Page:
IN 1971, A SEEMINGLY ordinary man named Darwin E. Smith was named chief executive of Kimberly-Clark, a stodgy old paper company whose stock had fallen 36% behind the general market during the previous 20 years. Smith, the company’s mild-mannered in-house lawyer, wasn’t so sure the board had made the right choice—a feeling that was reinforced when a Kimberly-Clark director pulled him aside and reminded him that he lacked some of the qualifications for the position. But CEO he was, and CEO he remained for 20 years.
What a 20 years it was. In that period, Smith created a stunning transformation at Kimberly-Clark, turning it into the leading consumer paper products company in the world. Under his stewardship, the company beat its rivals Scott Paper and Procter & Gamble. And in doing so, Kimberly-Clark generated cumulative stock returns that were 4.1 times greater than those of the general market, outperforming venerable companies such as Hewlett-Packard, 3M, CocaCola, and General Electric.
Smith’s turnaround of Kimberly-Clark is one the best examples in the twentieth century of a leader taking a company from merely good to truly great. And yet few people—even ardent students of business history—have heard of Darwin Smith. He probably would have liked it that way. Smith is a classic example of a Level 5 leader—an individual who blends extreme personal humility with intense professional will. According to our five-year research study, executives who possess this paradoxical combination of traits are catalysts for the statistically rare event of transforming a good company into a great one. (The research is described in the sidebar “One Question, Five Years, 11 Companies.”)
“Level 5” refers to the highest level in a hierarchy of executive capabilities that we identified during our research. Leaders at the other four levels in the hierarchy can produce high degrees of success but not enough to elevate companies from mediocrity to sustained excellence. (For more details about this concept, see the exhibit “The Level 5 Hierarchy.”) And while Level 5 leadership is not the only requirement for transforming a good company into a great one— other factors include getting the right people on the bus (and the wrong people off the bus) and creating a culture of discipline—our research shows it to be essential. Good-to-great transformations don’t happen without Level 5 leaders at the helm. They just don’t.
Not What You Would Expect
Our discovery of Level 5 leadership is counterintuitive. Indeed, it is countercultural. People generally assume that transforming companies from good to great requires larger-than-life leaders—big personalities like Lee Iacocca, Al Dunlap, Jack Welch, and Stanley Gault, who make headlines and become celebrities.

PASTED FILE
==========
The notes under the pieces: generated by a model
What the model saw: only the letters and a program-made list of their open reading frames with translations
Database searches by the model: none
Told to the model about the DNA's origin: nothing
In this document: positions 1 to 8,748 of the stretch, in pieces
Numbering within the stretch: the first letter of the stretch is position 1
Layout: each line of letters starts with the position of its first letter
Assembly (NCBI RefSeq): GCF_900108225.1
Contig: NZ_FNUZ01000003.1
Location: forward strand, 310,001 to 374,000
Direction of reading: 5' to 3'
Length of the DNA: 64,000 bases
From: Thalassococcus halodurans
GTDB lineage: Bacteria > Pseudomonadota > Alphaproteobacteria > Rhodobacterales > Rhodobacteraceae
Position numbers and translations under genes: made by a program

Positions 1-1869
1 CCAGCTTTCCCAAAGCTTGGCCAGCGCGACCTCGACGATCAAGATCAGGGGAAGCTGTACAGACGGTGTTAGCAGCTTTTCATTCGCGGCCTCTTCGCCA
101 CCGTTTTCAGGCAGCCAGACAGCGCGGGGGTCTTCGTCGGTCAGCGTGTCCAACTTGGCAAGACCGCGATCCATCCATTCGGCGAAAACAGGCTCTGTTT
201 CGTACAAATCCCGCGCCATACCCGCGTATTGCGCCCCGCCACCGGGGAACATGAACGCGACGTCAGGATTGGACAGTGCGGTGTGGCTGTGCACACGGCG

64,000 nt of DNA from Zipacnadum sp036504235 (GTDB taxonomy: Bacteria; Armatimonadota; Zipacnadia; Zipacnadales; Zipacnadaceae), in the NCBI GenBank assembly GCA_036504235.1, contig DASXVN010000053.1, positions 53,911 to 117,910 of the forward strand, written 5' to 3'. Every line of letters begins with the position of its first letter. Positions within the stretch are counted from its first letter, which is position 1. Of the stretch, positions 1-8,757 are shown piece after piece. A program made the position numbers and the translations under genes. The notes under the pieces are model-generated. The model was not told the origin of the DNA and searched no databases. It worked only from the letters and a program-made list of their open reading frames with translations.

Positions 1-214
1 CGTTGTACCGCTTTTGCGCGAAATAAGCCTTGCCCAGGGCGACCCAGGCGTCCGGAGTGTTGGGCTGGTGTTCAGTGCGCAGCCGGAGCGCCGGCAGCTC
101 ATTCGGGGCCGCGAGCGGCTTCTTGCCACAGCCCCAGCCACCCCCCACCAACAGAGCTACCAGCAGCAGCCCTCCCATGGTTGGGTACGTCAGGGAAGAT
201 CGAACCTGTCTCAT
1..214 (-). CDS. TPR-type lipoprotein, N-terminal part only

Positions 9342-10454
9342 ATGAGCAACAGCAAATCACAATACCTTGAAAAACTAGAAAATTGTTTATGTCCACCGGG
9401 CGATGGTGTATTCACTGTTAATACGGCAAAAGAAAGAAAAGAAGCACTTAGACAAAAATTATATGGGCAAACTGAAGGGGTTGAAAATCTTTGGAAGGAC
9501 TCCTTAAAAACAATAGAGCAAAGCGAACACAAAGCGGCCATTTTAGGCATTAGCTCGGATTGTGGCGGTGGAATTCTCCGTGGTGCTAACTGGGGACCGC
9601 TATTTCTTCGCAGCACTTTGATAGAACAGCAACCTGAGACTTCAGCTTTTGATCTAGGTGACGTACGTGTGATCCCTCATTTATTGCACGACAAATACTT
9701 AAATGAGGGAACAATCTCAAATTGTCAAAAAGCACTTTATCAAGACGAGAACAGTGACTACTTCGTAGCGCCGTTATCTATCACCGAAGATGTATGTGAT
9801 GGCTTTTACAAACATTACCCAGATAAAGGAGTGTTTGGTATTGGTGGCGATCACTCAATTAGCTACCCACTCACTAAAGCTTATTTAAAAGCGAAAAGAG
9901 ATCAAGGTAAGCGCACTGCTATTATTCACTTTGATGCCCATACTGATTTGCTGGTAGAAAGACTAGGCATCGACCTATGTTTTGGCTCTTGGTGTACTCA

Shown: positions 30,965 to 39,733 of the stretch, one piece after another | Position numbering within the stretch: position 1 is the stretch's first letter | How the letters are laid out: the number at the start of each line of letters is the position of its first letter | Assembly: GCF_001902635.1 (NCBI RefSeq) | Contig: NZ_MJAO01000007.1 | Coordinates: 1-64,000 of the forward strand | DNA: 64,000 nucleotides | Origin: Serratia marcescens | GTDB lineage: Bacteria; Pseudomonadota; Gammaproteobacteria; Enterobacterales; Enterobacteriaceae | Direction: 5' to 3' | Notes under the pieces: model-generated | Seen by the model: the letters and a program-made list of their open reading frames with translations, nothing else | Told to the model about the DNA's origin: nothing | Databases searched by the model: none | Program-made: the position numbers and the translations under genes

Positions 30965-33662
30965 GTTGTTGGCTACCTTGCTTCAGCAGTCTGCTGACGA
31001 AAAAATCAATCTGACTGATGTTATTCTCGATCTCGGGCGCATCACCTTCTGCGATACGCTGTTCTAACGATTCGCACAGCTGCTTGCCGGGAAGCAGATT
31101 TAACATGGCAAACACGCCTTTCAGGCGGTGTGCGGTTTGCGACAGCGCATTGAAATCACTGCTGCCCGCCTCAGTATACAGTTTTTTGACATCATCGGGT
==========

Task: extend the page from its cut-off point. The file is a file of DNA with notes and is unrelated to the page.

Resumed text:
Compared with those CEOs, Darwin Smith seems to have come from Mars. Shy, unpretentious, even awkward, Smith shunned attention. When a journalist asked him to describe his management style, Smith just stared back at the scribe from the other side of his thick black-rimmed glasses. He was dressed unfashionably, like a farm boy wearing his first J.C. Penney suit. Finally, after a long and uncomfortable silence, he said, “Eccentric.” Needless to say, the Wall Street Journal did not publish a splashy feature on Darwin Smith.
But if you were to consider Smith soft or meek, you would be terribly mistaken. His lack of pretense was coupled with a fierce, even stoic, resolve toward life. Smith grew up on an Indiana farm and put himself through night school at Indiana University by working the day shift at International Harvester. One day, he lost a finger on the job. The story goes that he went to class that evening and returned to work the very next day. Eventually, this poor but determined Indiana farm boy earned admission to Harvard Law School.
He showed the same iron will when he was at the helm of Kimberly-Clark. Indeed, two months after Smith became CEO, doctors diagnosed him with nose and throat cancer and told him he had less than a year to live. He duly informed the board of his illness but said he had no plans to die anytime soon. Smith held to his demanding work schedule while commuting weekly from Wisconsin to Houston for radiation therapy. He lived 25 more years, 20 of them as CEO. Smith’s ferocious resolve was crucial to the rebuilding of Kimberly-Clark, especially when he made the most dramatic decision in the company’s history: selling the mills.
This is an excerpt from HBR’s 10 Must Reads (On Leadership). Get your copy here.
Credit: Abhishek Singh